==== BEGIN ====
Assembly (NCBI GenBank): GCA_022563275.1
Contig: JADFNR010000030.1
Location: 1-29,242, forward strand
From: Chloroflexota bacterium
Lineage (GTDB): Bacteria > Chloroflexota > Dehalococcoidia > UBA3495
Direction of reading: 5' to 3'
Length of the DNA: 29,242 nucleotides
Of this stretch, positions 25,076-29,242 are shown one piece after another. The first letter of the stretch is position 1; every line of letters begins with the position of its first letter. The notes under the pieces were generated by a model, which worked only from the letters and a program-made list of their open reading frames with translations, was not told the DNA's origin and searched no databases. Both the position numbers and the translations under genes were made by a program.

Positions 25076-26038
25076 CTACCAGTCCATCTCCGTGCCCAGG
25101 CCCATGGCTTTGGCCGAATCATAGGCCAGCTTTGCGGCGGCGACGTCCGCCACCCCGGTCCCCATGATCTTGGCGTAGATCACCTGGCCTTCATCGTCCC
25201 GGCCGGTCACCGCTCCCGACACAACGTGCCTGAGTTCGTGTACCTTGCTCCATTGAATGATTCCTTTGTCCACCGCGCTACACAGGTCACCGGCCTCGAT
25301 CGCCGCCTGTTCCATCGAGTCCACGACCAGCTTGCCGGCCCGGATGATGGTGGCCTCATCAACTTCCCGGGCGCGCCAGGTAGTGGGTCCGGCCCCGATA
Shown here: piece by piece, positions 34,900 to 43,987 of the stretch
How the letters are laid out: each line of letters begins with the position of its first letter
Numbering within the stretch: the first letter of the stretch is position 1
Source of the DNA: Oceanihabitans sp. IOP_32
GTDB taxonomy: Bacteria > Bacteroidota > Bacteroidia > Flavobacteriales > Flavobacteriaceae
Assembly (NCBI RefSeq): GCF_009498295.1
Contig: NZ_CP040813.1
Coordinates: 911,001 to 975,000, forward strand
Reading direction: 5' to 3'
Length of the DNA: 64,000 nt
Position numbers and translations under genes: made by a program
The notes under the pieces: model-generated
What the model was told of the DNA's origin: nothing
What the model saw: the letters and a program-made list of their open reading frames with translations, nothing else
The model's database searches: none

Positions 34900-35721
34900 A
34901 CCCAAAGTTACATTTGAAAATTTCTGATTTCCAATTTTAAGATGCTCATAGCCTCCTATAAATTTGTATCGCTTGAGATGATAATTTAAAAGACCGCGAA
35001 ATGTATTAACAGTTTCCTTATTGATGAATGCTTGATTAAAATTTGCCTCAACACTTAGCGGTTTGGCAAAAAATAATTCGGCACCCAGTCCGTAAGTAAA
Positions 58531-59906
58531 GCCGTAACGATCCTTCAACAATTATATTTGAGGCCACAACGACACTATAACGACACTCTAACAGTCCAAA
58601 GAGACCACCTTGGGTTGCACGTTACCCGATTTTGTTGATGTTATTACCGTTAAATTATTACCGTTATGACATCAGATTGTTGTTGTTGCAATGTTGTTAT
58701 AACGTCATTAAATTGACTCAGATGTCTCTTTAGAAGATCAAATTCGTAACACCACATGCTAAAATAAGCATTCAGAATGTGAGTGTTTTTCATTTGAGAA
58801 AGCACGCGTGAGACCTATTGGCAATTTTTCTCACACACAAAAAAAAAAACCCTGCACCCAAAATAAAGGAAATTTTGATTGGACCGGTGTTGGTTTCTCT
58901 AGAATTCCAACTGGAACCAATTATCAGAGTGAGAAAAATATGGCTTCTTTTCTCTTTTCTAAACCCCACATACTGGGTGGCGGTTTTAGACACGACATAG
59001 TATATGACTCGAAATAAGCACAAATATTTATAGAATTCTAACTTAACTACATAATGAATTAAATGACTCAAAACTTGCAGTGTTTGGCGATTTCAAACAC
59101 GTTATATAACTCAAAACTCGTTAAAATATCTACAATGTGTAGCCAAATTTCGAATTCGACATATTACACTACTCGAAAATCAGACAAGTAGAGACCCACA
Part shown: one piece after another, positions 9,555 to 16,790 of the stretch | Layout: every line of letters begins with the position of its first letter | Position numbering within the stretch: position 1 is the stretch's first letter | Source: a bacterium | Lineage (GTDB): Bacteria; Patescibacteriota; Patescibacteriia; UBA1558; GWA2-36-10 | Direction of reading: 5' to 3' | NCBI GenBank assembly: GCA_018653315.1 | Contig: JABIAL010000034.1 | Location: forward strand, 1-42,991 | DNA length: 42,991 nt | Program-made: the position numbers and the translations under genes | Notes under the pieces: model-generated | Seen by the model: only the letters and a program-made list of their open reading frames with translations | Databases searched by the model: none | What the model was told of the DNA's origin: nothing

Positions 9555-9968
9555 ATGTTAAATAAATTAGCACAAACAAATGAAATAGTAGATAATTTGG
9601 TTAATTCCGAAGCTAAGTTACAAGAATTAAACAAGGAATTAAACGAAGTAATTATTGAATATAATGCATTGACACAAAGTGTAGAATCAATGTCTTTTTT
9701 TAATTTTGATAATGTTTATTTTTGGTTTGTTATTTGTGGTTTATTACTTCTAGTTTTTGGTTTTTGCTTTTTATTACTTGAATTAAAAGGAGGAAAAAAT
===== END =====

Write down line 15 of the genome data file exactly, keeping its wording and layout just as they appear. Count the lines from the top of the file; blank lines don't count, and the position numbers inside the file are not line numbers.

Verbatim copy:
How the letters are laid out: each line of letters begins with the position of its first letter